Wednesday, March 12, 2014
Martha Irvine, The Associated Press
WILLISTON, N.D. — You can almost smell the opportunity along Highway 2. It oozes deep from the sloping North Dakota prairie where oil derricks and natural gas wells sprout among the drying rolls of hay.
Austin Mitchell, left, and Ryan Lehto, work on an oil derrick outside of Williston, N.D. With what many are calling the largest oil boom in recent North American history, temporary housing for the huge influx of workers, known as "man camps," now dots the sparse North Dakota landscape.
Austin Mitchell, right, takes a break with Ben Shaw, left, and Ryan Letho, center, while working an oil derrick outside of Williston, N.D.
People come here hopeful, drawn by the promise of jobs. But they probably also utter a few prayers, or expletives, when they realize just how far from home this place really is.
Or when they see the makeshift villages of narrow metal-sided buildings rising from the plains — temporary housing to accommodate what many are calling the largest oil boom in recent North American history.
They're called "man camps," because there's something else you'll notice when you arrive in this upper corner of North Dakota: There aren't a lot of women here.
"The best thing about a man camp? Uhhh, I don't know. I couldn't really tell you," says Jacob Austin, a 22-year-old line cook at a camp outside the small town of Williston.
After a 12-hour day, he stands on a pile of rocks in the camp parking lot, playing his guitar.
"I could tell you the worst thing about a man camp. It's a man camp, and not a woman camp."
He pauses, strums his guitar some more, and smiles at a female reporter.
"It's nice to see you here."
Tracy Glover, manager at this camp, probably doesn't feel the same way. He is hours away from a two-week leave after six solid weeks at the camp since his last break. He's dreaming about his wife, and his Harley, back in Arizona, where he makes his permanent home. A lengthy to-do list sits on his desk.
But he's still friendly enough as he emerges from his office.
"Welcome to the middle of nowhere," he says. He is a towering denim-clad character with a wide gray mustache who looks the part of the Old West innkeeper, or maybe the sheriff. Here, he's a bit of both.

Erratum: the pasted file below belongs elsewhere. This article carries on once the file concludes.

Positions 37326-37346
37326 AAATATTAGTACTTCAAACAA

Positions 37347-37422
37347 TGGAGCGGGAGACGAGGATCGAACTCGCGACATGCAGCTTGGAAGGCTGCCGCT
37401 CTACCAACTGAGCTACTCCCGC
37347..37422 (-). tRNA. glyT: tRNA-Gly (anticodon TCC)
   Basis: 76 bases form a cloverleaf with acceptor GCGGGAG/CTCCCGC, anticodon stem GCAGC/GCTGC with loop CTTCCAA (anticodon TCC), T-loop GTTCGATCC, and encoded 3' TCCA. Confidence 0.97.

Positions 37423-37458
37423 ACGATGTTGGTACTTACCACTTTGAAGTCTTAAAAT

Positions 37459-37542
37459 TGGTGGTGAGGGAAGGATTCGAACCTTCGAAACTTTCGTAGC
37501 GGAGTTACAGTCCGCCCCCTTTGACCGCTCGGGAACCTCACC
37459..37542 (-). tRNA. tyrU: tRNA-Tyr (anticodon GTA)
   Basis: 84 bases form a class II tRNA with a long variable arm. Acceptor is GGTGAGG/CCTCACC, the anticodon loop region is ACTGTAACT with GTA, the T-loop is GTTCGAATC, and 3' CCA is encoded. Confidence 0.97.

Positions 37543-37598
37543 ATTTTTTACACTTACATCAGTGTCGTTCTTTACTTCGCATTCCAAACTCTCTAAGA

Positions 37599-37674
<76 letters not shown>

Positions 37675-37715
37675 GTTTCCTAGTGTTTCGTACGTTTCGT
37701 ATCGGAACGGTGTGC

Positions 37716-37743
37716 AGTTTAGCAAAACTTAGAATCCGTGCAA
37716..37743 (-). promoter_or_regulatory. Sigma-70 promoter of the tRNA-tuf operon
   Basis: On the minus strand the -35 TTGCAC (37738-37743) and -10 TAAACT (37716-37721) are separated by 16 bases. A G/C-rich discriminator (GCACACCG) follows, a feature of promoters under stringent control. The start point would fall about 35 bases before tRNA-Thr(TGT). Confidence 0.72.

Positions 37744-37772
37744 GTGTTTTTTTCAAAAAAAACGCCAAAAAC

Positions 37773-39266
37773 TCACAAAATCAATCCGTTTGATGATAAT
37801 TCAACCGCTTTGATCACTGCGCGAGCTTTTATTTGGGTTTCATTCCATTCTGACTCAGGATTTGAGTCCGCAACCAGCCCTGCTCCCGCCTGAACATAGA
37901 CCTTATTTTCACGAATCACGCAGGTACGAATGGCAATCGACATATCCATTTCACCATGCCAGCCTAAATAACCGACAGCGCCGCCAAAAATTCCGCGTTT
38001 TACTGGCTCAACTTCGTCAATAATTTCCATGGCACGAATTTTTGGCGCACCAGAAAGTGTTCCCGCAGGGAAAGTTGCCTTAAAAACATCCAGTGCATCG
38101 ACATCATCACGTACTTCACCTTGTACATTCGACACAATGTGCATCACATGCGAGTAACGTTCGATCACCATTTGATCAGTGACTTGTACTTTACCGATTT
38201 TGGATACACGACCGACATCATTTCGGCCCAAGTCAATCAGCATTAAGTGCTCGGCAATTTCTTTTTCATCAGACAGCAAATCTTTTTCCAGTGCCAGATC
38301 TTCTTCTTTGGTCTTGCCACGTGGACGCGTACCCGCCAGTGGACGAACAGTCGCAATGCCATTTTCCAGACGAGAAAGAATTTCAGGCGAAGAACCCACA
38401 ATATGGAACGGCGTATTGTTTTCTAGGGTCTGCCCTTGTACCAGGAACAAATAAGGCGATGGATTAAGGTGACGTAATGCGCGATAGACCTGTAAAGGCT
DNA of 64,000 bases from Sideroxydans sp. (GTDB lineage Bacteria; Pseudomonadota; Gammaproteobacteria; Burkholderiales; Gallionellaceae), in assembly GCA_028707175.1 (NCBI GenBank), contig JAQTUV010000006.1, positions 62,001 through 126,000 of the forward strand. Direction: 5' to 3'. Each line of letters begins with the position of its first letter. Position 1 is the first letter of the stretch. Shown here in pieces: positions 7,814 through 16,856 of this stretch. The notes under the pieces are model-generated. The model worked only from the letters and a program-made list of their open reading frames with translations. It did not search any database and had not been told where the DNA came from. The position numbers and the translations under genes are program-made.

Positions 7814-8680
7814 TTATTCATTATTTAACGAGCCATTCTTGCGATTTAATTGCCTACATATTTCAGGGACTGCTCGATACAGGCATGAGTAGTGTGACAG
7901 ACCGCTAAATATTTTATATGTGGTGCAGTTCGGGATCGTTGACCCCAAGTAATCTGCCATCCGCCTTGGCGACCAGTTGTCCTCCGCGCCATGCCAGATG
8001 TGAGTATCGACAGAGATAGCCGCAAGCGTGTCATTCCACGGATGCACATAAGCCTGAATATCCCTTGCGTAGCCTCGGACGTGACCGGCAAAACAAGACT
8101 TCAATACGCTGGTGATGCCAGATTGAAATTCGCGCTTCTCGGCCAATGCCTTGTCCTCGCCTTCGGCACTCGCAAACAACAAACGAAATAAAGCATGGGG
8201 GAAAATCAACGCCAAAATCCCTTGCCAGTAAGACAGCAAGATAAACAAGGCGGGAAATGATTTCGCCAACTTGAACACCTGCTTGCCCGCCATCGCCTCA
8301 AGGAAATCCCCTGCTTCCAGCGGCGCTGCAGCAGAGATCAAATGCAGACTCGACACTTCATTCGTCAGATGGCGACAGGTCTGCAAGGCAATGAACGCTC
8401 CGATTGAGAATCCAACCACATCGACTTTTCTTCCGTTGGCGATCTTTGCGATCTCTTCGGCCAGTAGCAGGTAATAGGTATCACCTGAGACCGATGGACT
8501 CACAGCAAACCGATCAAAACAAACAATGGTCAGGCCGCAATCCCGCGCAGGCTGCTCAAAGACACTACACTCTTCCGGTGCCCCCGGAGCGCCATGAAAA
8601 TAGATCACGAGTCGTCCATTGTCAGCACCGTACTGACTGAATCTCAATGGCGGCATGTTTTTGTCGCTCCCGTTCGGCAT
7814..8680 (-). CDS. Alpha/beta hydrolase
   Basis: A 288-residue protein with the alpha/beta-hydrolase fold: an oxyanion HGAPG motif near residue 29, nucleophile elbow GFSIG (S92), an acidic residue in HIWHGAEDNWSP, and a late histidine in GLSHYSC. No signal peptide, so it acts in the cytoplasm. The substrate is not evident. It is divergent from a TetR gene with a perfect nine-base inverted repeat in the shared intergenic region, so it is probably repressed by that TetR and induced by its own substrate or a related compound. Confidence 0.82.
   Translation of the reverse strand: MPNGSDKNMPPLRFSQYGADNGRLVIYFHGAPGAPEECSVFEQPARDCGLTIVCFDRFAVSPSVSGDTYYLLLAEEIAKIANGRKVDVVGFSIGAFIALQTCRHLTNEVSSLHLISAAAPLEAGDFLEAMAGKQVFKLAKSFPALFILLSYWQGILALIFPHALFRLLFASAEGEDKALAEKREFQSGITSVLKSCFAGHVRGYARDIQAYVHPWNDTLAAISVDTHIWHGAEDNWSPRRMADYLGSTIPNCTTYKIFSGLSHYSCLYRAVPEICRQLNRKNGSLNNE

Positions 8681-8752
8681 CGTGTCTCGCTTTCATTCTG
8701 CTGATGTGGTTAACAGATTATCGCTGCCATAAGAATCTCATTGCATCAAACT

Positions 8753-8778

His greeting is his way of acknowledging the bewilderment he sees on people's faces when they step into the camp, whether they are BMW-driving former executives, young men fresh off the farm, or recent college graduates. Or maybe it's just commiseration.
They've come to seek their fortune, along this stretch of oil country that's known as the Bakken, where barreling fuel trucks dominate the roads. Parking lots are full of cars, RVs and pickups with plates from states where financial upheaval has shaken many Americans to their core.
The toughest among them will make that fortune. But for some, the cost will be too high — the distance from home too much to take — the work too difficult. Here, it's easy to go a little crazy in a room that's so small you have to step outside to think, only to be reminded how isolated you are under the big sky that rolls in from Montana.
"I always say, 'Oil doesn't grow where men go,'" Glover tells new arrivals.
Folks in nearby Williston might take exception to his insinuation that there is no civilization around here. But no one would dispute that there's simply been no place to put the thousands of people who are the embodiment of this modern-day "rush."
Rent for a house here can run into the thousands of dollars, if you can find one that's vacant. The most desperate among the new arrivals show up and pitch tents in vacant fields, or sleep in their cars.
So a man camp like this can be a godsend, an oasis in conditions that can be unforgiving.
This particular camp houses nearly 500 residents. But you wouldn't know it to look around because "there is no normal here," says Glover, who manages the camp for Target Logistics, a Boston company that is one of several temporary housing outfits that has come to North Dakota.
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click image to enlarge
Temporary housing units outside of Williston, N.D.